Permanent Solutions to Oregon’s Wildfires

By Aneesh Gupta

OES (Portland, Oregon)

Walking down the streets of downtown Portland, I felt as if in a foreign land. The sky, usually a light, baby blue, was covered in fine smoke, making it a truly dastardly sight. I was instantly taken back to my families home in India, where year-round, the pollution is a choking force to contend with. In India, this is a known constant, an afterthought in a world of hustle and hardship. In Portland, as I have heard the excited chatter of nervous OPB commentators over the last week, I have to come to realise this is likely but one example of the future to come. If our politicians continue to value monetary funds and political maneuverability over our environment’s strength and prosperity, then I worry Portlandians will soon be faced with unhealthy air quality all the time, potentially the equivalent of smoking 44 cigarettes a day.

My own work within meteorology and more broadly climate science has led me to be a strong proponent of climate reform policies. With weather ranging from raging wildfires to roaring floods, Oregonians are being wrenched from their homes. Those who are not directly affected cannot simply sit by idly. This latest spate of wildfires must act as a wake up call, to good and decent Oregonians. Not only will proper reform measures protect those on the fringes of our state, but it will even protect from future impact in Portland.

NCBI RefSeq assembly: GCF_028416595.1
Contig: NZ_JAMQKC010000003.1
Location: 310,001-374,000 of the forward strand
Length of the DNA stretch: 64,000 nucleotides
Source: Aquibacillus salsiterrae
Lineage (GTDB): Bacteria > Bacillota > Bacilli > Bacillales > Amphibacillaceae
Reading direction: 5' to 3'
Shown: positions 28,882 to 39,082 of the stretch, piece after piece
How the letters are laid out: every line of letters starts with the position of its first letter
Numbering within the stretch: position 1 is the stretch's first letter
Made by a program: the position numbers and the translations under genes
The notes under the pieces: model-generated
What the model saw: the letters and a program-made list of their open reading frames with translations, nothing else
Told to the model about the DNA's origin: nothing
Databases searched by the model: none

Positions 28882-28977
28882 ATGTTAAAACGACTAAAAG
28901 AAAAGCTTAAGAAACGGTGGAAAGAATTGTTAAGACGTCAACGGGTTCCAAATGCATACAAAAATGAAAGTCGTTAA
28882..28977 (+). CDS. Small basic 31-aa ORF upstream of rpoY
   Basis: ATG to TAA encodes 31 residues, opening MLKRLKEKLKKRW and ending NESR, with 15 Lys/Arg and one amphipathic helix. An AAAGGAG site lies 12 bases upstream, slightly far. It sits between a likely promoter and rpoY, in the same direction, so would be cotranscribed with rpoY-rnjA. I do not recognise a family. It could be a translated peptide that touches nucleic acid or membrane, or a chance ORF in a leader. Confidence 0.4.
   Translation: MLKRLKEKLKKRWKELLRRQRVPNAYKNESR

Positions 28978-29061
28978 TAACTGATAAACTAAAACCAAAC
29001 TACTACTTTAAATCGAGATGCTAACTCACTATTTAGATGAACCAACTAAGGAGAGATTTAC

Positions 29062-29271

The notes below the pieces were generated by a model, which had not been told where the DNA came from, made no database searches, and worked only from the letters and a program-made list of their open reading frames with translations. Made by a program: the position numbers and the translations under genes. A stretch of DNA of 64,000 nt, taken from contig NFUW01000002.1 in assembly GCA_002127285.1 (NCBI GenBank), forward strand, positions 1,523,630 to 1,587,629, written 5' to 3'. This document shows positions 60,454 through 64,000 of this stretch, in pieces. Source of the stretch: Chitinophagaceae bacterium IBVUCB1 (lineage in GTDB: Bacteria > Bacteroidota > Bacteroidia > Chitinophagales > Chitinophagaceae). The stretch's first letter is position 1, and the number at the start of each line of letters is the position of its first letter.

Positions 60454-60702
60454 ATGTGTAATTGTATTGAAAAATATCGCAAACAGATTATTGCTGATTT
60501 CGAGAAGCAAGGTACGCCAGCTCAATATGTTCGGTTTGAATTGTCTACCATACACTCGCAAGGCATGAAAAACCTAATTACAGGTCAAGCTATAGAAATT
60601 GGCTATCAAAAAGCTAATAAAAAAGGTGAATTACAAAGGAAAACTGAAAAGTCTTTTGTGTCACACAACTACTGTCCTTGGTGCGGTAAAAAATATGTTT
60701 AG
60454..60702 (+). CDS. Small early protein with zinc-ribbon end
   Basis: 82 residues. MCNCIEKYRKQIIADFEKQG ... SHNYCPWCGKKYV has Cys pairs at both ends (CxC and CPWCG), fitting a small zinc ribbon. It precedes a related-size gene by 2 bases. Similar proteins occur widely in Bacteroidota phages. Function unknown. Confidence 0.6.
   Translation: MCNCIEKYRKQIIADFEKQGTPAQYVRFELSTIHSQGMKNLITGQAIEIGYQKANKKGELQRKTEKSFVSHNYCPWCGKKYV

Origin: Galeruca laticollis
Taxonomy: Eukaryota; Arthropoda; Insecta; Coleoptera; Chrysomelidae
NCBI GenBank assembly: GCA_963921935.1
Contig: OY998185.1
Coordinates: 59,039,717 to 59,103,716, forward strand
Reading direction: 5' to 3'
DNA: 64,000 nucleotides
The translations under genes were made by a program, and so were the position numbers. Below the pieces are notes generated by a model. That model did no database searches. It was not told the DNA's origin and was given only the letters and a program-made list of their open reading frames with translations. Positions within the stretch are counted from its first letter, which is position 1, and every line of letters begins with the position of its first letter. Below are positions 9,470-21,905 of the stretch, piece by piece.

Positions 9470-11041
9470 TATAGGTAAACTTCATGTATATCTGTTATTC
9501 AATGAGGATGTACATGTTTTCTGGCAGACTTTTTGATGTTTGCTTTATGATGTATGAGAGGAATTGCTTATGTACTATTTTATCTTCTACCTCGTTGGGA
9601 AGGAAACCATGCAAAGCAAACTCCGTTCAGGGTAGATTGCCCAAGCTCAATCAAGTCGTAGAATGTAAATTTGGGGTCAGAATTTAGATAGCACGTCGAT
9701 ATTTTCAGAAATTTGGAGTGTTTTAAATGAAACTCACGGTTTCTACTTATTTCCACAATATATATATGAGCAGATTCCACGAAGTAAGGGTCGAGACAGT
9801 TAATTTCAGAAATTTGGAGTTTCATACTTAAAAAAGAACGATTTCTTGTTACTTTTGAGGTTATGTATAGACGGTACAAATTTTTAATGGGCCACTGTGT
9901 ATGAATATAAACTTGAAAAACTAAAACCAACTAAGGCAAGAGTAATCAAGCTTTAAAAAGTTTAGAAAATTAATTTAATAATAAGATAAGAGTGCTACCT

While reform may seem like an insurmountable task, the explanations are clear, and the required steps have been identified in countless studies and research papers. Yet despite this irrefutable evidence, our government has taken a back seat to scaling up the needed climate change policies.

Not only is the evidence clear, but politicians cannot use the aged old excuse, the need of political power and purview. Oregon is a mainly Democratic state, so most of the opinions that I hear are very one-sided, but climate change should not be a partisan issue. The world will be in our hands in a few decades, and we, as Generation Z, have a responsibility to make sure that future generations can live without looking up into a hazy polluted sky, wondering what blue skies even looked like.

This story was produced by student reporters as part of the WANT Summer Journalism Fellowship, an annual collaboration among aspiring young journalists. For more information, go to YouthJournalismPdx.com.

Photo Credit: Daria Devyatkina

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